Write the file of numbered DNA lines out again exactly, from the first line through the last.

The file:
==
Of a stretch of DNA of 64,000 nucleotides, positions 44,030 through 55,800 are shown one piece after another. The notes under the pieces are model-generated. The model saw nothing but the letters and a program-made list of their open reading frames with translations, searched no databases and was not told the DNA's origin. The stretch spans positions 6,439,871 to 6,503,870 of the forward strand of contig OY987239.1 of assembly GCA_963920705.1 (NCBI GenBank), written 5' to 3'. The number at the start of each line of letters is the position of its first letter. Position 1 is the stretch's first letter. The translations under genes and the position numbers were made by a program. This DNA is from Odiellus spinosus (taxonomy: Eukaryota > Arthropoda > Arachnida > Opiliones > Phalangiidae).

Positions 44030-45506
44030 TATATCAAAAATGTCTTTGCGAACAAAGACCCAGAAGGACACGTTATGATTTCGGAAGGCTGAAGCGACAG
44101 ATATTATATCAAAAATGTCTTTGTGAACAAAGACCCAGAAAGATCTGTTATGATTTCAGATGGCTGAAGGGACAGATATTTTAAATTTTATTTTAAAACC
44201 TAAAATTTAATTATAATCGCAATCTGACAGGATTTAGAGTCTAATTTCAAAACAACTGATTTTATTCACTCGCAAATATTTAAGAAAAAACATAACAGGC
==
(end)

Of a stretch of DNA of 64,000 nucleotides, positions 44,030 through 55,800 are shown one piece after another. The notes under the pieces are model-generated. The model saw nothing but the letters and a program-made list of their open reading frames with translations, searched no databases and was not told the DNA's origin. The stretch spans positions 6,439,871 to 6,503,870 of the forward strand of contig OY987239.1 of assembly GCA_963920705.1 (NCBI GenBank), written 5' to 3'. The number at the start of each line of letters is the position of its first letter. Position 1 is the stretch's first letter. The translations under genes and the position numbers were made by a program. This DNA is from Odiellus spinosus (taxonomy: Eukaryota > Arthropoda > Arachnida > Opiliones > Phalangiidae).

Positions 44030-45506
44030 TATATCAAAAATGTCTTTGCGAACAAAGACCCAGAAGGACACGTTATGATTTCGGAAGGCTGAAGCGACAG
44101 ATATTATATCAAAAATGTCTTTGTGAACAAAGACCCAGAAAGATCTGTTATGATTTCAGATGGCTGAAGGGACAGATATTTTAAATTTTATTTTAAAACC
44201 TAAAATTTAATTATAATCGCAATCTGACAGGATTTAGAGTCTAATTTCAAAACAACTGATTTTATTCACTCGCAAATATTTAAGAAAAAACATAACAGGC